G:  Yeah…I was reading those letters between Eaton and Emily Donelson. I had to read them about three times to realize what they were, without question, actually saying, and how strong and firm the messages were. The authors explanations were helpful beyond measure, otherwise I would have missed it completely.

J:  The veiled language of the day is difficult for 21st-century readers, but the writer (and recipient) knew exactly what message was being conveyed.

G:  Yes. I’m not nearly as subtle and not nearly as firm in character as Emily, I think. But then, I’m probably not a gentleman, either.

Just thinking that those letters and other writings of the day…I guess we could say ‘the writings of the elite and educated,’ make an interesting contrast to the language of the average man and woman as it appears in Huckleberry Finn (as an example).

That book was revolutionary in its day for many reasons, not the least of which was the use of ‘common’ language.

J:  Twain was one of the first writers to use the vernacular in first-person. Before him, even stories told in first-person (like “Moby Dick”, “Treasure Island”, etc.) used the “elitist” language rather than the “common” talk.

G:  A full, unrushed reading of Moby Dick would probably be impossible for a modern reader. Remarkably enough, I have a favourite quote from that book:

“What I’ve dared, I’ve willed; and what I’ve willed, I’ll do! They think me mad – Starbuck does; but I’m demoniac, I am madness maddened! That wild madness that’s only calm to comprehend itself! The prophecy was that I should be dismembered; and – Aye! I lost this leg. I now prophesy that I will dismember my dismemberer.”

I only know this because the Robby Benson character from the old movie, ‘One On One,’ quotes the first part to his tutor and eventual girlfriend (in the movie, I mean).

And it’s a big damn book…yet that one bit requires the reader to examine it, not just skim it looking for the violent bits. Who the hell has time for stuff like that any more?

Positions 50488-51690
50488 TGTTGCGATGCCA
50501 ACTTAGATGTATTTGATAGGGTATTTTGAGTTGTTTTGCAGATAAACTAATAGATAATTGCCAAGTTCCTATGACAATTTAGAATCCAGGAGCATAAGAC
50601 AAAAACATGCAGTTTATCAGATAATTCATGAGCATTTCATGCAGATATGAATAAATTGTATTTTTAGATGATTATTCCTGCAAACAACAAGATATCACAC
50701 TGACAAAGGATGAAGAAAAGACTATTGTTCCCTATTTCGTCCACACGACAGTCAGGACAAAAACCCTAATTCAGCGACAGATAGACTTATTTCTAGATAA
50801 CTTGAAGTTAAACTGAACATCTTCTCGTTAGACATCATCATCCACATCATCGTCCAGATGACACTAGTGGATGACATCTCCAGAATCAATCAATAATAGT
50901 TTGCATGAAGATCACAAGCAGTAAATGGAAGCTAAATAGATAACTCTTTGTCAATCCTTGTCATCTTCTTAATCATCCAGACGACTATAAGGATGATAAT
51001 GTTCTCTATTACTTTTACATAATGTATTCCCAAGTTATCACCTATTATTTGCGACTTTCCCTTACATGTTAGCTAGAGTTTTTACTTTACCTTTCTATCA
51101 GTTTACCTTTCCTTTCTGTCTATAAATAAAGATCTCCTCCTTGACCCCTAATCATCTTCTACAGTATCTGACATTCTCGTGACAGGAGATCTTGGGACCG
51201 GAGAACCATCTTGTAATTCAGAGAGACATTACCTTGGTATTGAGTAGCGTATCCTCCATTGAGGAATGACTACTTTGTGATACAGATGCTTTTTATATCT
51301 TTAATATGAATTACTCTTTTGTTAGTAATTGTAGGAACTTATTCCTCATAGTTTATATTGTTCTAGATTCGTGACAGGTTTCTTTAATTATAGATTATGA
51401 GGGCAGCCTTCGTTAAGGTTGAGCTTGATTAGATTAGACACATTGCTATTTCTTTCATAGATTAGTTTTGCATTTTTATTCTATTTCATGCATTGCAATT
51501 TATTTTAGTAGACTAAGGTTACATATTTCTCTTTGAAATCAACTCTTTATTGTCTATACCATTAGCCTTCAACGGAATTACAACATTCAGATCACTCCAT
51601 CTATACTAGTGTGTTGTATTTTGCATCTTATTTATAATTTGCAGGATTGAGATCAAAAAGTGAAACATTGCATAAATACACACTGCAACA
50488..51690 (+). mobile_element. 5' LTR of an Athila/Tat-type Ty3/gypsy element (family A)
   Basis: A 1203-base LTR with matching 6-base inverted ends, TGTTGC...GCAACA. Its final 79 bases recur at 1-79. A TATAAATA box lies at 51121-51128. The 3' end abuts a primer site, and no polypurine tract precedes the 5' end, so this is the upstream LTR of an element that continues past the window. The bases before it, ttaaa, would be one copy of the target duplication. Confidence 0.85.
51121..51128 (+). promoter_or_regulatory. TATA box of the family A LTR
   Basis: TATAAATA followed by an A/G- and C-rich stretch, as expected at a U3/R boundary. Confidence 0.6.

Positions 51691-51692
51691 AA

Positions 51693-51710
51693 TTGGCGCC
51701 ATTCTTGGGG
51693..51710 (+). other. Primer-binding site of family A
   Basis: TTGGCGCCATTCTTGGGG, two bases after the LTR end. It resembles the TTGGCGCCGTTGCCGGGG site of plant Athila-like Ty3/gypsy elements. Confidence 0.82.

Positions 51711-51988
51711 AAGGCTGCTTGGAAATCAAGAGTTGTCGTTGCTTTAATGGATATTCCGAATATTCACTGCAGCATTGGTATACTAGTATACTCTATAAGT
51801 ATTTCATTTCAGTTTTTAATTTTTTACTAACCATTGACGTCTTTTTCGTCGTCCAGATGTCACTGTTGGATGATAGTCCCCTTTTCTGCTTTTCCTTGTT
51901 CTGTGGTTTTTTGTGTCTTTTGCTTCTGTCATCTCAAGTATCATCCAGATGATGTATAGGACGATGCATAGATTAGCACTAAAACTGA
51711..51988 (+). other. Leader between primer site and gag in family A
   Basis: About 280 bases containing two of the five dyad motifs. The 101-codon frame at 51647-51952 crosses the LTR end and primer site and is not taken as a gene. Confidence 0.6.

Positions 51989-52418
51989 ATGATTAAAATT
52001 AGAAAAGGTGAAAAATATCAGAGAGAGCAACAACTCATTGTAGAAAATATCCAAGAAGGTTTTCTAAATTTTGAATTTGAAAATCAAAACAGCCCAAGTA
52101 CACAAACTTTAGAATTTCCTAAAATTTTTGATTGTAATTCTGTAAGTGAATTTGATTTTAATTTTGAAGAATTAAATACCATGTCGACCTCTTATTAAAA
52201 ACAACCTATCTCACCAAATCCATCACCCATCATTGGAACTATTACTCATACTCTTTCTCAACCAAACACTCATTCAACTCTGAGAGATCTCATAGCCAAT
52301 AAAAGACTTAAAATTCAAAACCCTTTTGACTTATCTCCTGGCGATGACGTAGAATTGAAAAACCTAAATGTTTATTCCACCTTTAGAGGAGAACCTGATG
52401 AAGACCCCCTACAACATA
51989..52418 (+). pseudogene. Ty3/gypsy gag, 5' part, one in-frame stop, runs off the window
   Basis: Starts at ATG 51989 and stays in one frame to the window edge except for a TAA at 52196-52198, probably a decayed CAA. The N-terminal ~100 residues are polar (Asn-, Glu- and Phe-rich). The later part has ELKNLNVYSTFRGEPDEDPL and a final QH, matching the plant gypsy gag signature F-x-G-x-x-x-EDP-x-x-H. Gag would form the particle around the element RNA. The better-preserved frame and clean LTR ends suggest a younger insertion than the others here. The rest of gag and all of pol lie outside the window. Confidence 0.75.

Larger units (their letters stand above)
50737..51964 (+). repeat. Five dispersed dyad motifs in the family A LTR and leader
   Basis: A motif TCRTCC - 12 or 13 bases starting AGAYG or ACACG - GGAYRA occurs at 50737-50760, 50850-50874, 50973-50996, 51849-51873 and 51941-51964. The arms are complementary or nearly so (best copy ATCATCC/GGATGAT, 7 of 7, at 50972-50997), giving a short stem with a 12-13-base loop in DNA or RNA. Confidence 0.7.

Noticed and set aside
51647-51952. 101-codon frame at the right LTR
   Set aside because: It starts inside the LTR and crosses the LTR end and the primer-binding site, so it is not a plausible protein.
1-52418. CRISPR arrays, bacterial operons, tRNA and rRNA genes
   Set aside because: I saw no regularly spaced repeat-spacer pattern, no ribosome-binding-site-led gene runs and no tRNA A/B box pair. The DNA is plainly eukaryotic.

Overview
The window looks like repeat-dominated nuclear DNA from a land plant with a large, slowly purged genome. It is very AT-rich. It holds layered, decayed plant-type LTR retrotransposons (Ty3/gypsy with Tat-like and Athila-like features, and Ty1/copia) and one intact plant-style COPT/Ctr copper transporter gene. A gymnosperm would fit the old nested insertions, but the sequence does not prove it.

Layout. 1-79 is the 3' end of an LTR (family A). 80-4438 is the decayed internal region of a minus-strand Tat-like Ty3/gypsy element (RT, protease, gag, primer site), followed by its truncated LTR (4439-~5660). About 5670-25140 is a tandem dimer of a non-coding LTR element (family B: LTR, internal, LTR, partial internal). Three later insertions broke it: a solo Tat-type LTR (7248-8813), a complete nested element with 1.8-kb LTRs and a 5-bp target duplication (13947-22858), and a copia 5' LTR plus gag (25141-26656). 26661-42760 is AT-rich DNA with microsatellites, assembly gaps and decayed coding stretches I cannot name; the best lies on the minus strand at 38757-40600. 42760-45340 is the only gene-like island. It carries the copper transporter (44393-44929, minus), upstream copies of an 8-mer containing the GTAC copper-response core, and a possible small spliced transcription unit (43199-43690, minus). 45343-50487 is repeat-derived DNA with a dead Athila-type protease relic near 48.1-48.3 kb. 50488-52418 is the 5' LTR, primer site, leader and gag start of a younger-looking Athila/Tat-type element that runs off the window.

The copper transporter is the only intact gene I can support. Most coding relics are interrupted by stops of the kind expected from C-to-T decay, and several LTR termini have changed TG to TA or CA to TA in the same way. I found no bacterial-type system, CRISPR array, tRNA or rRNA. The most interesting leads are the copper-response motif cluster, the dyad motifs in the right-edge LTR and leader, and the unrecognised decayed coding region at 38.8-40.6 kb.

T:  That’s a great insight, Gary … I mean, even guys like us, who have read hundreds, thousands of books – John may have read 15-20 thousand by now – hardly have time to sit down and read a long novel.

I spend half my life trying to figure out how to channel what I write to get to an audience. The one common denominator, over and over, is “get to the point; I’m busy.”

That’s what the larger reading force thinks. I hope we have a bit more patience than that, but often we don’t, because we are simply too busy. Like you said, Gary. “Who has time for that stuff anymore?”

G:  But the answer to that question is…everybody, if you’re not too impatient. I even skim stuff that I am finding interesting and entertaining, every single word. But the longer the writing is, the more I get impatient because there are other things I always want to get to.

It’s like you’re enjoying a piece of lasagne, but you are aware that there’s some fried chicken available…can’t sit there and savour what you’re eating right now?

I recently finished Blue Highways. It’s a damn good book, but to my regret, I skimmed a lot of it.

Probably the greatest compliment a writer can receive is a reader saying that they never skimmed…

J:  I don’t know how many books I’ve read, but I’m sure it’s in the thousands. The best ones, at least to me, are the ones that move along narratively without an enormous amount of exposition. I mean, it’s mildly interesting that Abraham Lincoln’s grandfather was a dirt farmer in Kentucky, but I don’t need to read 10 pages on the hardships of 18th-century dirt farming.